It was during my lone year as a vice principal that I was the disciplinarian at my school. I absolutely hate the job. I loved the kids. I knew many of them very well because I taught them previously. They were really great kids. I hated the job because of my teacher colleagues—they saw my … More How NOT To Discipline in an Urban School
The most envied teacher at any school isn’t the smartest teacher, the most politically connected teacher or the longest tenured or the most attractive teacher. The teacher most envied was the teacher was the teacher with the best classroom management. I know this because years ago, not to toot my own horn, but I was … More Building Classroom Management by Being Visible
This week, I chose a piece from Abolition For The People: Mark Anthony Neal’s The Myth of the “Good Cop”: Pop Culture Helped Turn Police Officers Into Rock Stars – And Black Folks Into Criminals. You can access the piece HERE for your reading pleasure. I encourage all of you to read this text. This … More SOAPing American History: Mark Anthony Neal’s The Myth of the “Good Cop”: Pop Culture Helped Turn Police Officers Into Rock Stars – And Black Folks Into Criminals.
I’ve previously shared that I didn’t use textbooks as a teacher. I knew the history textbooks were whitewashed and void of the whole truth. Thankfully, there was a Black-owned bookstore around the corner from where I taught; LaUnique Bookstore at 111 North 6th Street in Camden was at my disposal. I found numerous gems in … More SOAPing American History
This post marks the second part in a series of post designed to explore history instruction to assist history teachers at teaching history in more culturally inclusive, balanced, and responsive ways. You can read part one here. As an adolescent, history was nothing more than dates, events, people and places I saw in books. It … More Teaching History Part 2: Purpose
This post marks the first part in a series of post designed to explore history instruction to assist history teachers at teaching history in more culturally inclusive, balanced, and responsive ways. Teaching history is a major responsibility. I don’t minimize the other content areas, but teaching history is so important. However, there are some who … More Teaching History Part 1: Motivation
It is incumbent for educators, no matter their station, to cultivate the future leaders of our nation. That means striving to reduce ignorance; thereby reducing the potential of violence upon the various communities of our nation due to a lack of concrete knowledge rooted in historical truths. … More Hopes for the New Year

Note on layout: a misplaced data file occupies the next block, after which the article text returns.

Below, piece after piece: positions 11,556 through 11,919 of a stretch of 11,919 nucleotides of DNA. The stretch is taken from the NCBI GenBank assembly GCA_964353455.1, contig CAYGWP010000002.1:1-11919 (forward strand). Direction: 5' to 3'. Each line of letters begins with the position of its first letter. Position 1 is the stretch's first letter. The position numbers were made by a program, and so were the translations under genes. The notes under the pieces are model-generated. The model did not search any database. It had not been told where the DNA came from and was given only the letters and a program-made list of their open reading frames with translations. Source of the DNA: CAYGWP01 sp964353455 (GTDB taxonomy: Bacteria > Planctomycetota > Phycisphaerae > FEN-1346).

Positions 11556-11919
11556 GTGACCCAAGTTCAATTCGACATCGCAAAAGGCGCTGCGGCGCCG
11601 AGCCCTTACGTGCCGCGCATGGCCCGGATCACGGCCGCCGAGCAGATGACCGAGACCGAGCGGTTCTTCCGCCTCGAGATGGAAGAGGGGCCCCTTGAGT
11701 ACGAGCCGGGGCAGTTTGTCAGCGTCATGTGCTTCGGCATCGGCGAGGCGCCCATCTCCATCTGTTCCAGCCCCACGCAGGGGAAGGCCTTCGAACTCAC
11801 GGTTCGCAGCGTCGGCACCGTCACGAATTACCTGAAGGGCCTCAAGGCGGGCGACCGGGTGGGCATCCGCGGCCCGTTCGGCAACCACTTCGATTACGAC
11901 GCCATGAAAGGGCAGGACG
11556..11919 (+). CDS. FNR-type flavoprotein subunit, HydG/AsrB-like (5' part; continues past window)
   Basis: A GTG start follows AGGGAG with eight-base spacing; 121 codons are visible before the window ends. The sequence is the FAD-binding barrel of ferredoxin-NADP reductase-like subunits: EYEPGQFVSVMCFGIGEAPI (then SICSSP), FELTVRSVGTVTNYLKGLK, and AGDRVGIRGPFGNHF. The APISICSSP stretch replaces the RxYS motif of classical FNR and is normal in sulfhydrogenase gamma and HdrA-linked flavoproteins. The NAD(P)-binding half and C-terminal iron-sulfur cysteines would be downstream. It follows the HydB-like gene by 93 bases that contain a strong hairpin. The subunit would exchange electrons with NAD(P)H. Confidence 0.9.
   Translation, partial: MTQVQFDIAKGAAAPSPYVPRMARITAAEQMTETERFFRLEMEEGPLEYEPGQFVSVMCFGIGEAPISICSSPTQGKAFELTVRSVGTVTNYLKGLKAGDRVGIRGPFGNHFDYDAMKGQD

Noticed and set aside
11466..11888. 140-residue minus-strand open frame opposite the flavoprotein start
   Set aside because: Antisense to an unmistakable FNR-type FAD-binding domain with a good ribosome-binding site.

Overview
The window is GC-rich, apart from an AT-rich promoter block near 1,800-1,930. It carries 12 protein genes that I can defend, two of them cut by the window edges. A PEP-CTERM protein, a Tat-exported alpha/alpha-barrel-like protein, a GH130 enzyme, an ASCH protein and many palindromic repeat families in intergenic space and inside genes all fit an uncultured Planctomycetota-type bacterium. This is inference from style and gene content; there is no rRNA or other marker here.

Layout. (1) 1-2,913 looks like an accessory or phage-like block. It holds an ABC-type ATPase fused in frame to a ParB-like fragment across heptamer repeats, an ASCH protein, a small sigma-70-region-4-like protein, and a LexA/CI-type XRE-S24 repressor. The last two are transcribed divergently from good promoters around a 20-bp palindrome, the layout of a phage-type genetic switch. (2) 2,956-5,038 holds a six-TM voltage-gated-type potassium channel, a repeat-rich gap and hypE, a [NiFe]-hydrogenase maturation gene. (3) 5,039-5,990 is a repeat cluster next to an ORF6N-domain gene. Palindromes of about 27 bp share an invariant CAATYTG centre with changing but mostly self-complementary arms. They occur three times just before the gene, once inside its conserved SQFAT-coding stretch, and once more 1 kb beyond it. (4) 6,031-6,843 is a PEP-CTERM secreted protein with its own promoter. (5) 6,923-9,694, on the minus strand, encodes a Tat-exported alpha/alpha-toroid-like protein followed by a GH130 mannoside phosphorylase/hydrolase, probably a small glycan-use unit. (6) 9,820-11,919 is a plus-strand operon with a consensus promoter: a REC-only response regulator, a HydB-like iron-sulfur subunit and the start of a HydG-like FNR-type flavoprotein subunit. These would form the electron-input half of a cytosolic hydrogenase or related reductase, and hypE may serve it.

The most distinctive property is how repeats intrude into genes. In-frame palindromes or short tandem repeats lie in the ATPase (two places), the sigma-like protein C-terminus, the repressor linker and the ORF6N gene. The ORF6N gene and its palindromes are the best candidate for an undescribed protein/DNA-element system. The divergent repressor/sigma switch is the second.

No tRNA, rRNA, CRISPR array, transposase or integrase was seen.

Many of us can recall a time when they walked into unfamiliar territory; whether it was a party, a new school or a new job. One of the first things we do when in that circumstance is scan for the familiar. Maybe there is a familiar conversation that you interject yourself in. Maybe there is … More Walk On By
To be “woke” means aware of and actively attentive to important facts and issues (especially issues of racial and social justice) Everyone wants to be “woke.” This is a trend that is happening amongst educators. Don’t get me wrong… woke principals and teachers is a good thing. However, one could do too much or focus on … More Woke School
In light of the recent events in Charlottesville, educators are approaching the new school year with a greater sense of urgency about needing to teach about race and the nation’s history of white supremacy. They’re also talking about the challenge this poses when 80 percent of teachers in K-12 public schools are white and the majority of students in those … More Are White Teachers Ready?
You cannot effectively serve urban students and engage with urban families if you are unwilling to go where they live. I don’t mean that you have to do a house visit for every student that you teach. However, you should know the neighborhoods where your students live and you should attempt to walk the streets … More A Beautiful Day in the Neighborhood
I recently read a thread on Twitter regarding two Black children and their discomfort with their teacher’s usage of the N-word during a lesson. Long story short, a White teacher, in a room of mostly White students, in an attempt to teach about the N-word (the lesson objective was neither directly stated or implied in … More On Teaching The N-Word